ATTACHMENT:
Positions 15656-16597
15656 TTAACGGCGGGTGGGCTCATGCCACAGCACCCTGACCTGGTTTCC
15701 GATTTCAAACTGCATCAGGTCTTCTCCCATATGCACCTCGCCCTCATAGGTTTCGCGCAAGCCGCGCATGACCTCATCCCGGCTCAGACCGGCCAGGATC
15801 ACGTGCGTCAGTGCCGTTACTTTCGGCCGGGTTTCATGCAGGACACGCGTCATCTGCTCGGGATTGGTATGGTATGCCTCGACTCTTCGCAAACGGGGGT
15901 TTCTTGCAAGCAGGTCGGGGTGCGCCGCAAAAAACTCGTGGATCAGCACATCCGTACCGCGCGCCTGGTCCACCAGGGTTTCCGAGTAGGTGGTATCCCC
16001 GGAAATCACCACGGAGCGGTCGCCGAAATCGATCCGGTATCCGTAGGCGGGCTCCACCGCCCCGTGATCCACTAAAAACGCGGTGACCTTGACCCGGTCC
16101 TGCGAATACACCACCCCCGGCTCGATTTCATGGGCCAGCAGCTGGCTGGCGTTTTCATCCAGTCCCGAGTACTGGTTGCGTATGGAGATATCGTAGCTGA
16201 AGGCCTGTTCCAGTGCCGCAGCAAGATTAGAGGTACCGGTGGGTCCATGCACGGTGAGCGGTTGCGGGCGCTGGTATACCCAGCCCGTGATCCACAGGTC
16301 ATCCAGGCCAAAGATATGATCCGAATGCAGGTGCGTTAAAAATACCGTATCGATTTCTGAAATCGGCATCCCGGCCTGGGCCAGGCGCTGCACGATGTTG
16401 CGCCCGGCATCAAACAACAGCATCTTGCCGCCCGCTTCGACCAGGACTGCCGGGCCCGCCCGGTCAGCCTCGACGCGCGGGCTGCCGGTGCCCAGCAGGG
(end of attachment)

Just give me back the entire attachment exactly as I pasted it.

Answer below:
Positions 15656-16597
15656 TTAACGGCGGGTGGGCTCATGCCACAGCACCCTGACCTGGTTTCC
15701 GATTTCAAACTGCATCAGGTCTTCTCCCATATGCACCTCGCCCTCATAGGTTTCGCGCAAGCCGCGCATGACCTCATCCCGGCTCAGACCGGCCAGGATC
15801 ACGTGCGTCAGTGCCGTTACTTTCGGCCGGGTTTCATGCAGGACACGCGTCATCTGCTCGGGATTGGTATGGTATGCCTCGACTCTTCGCAAACGGGGGT
15901 TTCTTGCAAGCAGGTCGGGGTGCGCCGCAAAAAACTCGTGGATCAGCACATCCGTACCGCGCGCCTGGTCCACCAGGGTTTCCGAGTAGGTGGTATCCCC
16001 GGAAATCACCACGGAGCGGTCGCCGAAATCGATCCGGTATCCGTAGGCGGGCTCCACCGCCCCGTGATCCACTAAAAACGCGGTGACCTTGACCCGGTCC
16101 TGCGAATACACCACCCCCGGCTCGATTTCATGGGCCAGCAGCTGGCTGGCGTTTTCATCCAGTCCCGAGTACTGGTTGCGTATGGAGATATCGTAGCTGA
16201 AGGCCTGTTCCAGTGCCGCAGCAAGATTAGAGGTACCGGTGGGTCCATGCACGGTGAGCGGTTGCGGGCGCTGGTATACCCAGCCCGTGATCCACAGGTC
16301 ATCCAGGCCAAAGATATGATCCGAATGCAGGTGCGTTAAAAATACCGTATCGATTTCTGAAATCGGCATCCCGGCCTGGGCCAGGCGCTGCACGATGTTG
16401 CGCCCGGCATCAAACAACAGCATCTTGCCGCCCGCTTCGACCAGGACTGCCGGGCCCGCCCGGTCAGCCTCGACGCGCGGGCTGCCGGTGCCCAGCAGGG